PLASTIC POLLUTION

5.25 trillion macro and micro pieces of plastic are said to be floating in the
open ocean, weighing up to 269,000 tonnes.

Plastic debris makes up nearly 90% of all marine pollution.

The reason that this issue has arisen, is because plastic is where it shouldn’t be. It’s in the ocean, the rivers, along riverbanks, fence lines and on our beaches and it’s causing severe damage. As humans we are using more plastic than ever. It’s durable, cheap to produce, easy to discard and we’re consuming it at an overwhelming rate.

Approximately two-thirds of the plastic making its way into our oceans comes straight from land-based sources. You don’t have to be a rocket scientist to know that litter left on the beach will one day end up in the sea. A lot of it is washed down rivers and drains, whenever it rains, from litter being dropped in towns and cities. Other contributors are large industry spills, badly managed landfill sites, uncleared bins in badly managed municipal areas near the coast and items flushed down the toilet. The remainder is lost at sea, such as shipping containers going overboard (the recent plague of nurdles being proof of that). A small percentage is also lost fishing gear. Plastic is cheap to manufacture and easy to obtain. It’s strong, flexible and durable, making it extremely useful. However, it never genuinely breaks down.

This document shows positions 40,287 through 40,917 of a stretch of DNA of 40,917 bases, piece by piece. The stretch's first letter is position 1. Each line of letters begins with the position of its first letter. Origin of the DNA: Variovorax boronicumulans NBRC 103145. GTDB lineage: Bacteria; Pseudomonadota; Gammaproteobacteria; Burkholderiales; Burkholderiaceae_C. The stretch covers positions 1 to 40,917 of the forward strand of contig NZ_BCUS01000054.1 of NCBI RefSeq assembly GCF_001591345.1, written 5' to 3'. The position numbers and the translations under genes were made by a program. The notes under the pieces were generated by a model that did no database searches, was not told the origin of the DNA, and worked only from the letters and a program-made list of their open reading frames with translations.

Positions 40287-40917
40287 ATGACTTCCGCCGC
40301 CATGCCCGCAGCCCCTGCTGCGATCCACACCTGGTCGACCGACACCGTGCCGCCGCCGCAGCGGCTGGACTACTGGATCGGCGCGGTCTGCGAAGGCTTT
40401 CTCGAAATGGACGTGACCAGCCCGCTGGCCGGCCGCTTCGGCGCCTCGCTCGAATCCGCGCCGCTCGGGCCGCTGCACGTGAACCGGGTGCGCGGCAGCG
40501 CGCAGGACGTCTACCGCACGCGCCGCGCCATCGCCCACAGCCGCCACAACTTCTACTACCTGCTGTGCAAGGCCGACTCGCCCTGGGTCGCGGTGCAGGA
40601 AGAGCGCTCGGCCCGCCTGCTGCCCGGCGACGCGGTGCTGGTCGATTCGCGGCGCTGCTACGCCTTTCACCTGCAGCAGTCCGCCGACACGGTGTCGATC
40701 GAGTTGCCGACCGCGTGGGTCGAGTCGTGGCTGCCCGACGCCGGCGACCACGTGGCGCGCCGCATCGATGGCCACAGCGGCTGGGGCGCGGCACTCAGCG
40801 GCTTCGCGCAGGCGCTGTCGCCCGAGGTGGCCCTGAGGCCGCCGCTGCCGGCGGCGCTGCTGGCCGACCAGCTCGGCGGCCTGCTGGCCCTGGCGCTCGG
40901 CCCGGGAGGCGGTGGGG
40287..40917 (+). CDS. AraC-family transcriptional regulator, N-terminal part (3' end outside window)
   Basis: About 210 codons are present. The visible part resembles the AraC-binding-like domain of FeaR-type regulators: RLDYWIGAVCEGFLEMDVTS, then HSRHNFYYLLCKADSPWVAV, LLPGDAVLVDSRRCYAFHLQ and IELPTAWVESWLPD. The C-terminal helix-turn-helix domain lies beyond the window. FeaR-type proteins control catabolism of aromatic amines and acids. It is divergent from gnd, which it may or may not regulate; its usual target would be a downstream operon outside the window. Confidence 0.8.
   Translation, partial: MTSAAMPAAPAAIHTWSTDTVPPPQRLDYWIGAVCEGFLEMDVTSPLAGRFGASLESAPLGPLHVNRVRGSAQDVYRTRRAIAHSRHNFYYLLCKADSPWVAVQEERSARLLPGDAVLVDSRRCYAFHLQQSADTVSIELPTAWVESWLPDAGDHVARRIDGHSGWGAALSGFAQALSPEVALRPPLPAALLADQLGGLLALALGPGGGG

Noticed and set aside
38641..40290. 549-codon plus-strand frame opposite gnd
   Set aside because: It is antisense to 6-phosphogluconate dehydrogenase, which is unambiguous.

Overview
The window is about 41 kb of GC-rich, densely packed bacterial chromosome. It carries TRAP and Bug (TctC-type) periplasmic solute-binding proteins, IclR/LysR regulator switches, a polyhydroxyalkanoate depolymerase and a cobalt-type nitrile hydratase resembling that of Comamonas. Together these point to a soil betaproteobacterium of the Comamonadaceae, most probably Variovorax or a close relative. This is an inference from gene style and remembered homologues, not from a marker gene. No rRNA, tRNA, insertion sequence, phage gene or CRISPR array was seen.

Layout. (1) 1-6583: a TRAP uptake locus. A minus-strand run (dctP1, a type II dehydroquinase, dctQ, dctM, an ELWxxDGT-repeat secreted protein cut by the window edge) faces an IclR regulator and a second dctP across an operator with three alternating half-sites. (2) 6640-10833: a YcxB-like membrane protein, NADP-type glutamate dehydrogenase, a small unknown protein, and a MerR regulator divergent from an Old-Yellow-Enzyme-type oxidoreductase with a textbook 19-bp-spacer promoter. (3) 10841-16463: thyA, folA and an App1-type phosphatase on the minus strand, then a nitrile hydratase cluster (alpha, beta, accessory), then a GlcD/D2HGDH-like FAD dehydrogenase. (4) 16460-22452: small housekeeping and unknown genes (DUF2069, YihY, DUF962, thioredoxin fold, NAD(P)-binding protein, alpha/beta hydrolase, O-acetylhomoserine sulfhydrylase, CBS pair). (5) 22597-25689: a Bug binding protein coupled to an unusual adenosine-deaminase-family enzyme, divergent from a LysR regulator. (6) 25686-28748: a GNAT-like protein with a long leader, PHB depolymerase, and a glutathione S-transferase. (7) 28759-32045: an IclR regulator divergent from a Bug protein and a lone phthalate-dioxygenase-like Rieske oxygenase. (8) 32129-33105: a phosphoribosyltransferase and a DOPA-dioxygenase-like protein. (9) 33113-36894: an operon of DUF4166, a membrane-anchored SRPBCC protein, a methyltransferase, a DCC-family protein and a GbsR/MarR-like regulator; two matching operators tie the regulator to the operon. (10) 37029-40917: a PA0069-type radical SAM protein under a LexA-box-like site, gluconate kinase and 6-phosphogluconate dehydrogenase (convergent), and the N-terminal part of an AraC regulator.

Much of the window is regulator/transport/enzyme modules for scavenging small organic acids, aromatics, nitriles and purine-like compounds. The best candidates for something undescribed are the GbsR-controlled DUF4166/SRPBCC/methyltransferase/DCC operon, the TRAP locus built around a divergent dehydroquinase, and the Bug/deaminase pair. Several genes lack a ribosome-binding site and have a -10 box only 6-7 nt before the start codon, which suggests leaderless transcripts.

According to ongoing research, it is estimated that nearly 8 million pieces of plastic pollution find their way into our oceans daily

Plastic pollution can cause catastrophic damage to our ocean life. It affects pretty much all animals across the globe in one way or another. To sealife like fish, dolphins, turtles, seabirds and seals it can be deadly as they become entwined or mistake it for food. We’ve all seen images of the remains of birds, fish and even whales, with stomachs full of plastic pieces because they accidentally ingested our irresponsibly discarded rubbish. I can’t even begin to imagine the pain and discomfort experienced by an animal with its intestines choked up with plastic. We should feel embarrassed that we’re causing such problems due to our own greed and negligence. I have personally landed a shark off a beach in Cape Town with packaging tape cutting through its body. The fish was undernourished and its chances of survival after the removal of the packaging tape questionable.

I have fished in many places around the world. Litter isn’t only a South African issue, but a worldwide trend. I am appalled daily with the amount of rubbish left on our beaches or rocky outcrops – often bottles and plastic bags from late-night beach parties.

Fishermen are the ocean’s first line of defence. We need to set an example and speak out when we witness people leaving a mess. We need to educate people and create a trend of awareness. We also need to clean up after ourselves and even after others, if we must. Leave only footprints. If we start at ground level, we will have so much more clout when taking on the municipalities and institutions responsible.

If we don’t do anything, we will forever be the scapegoats and our seas will be depleted of all its beautiful creatures.

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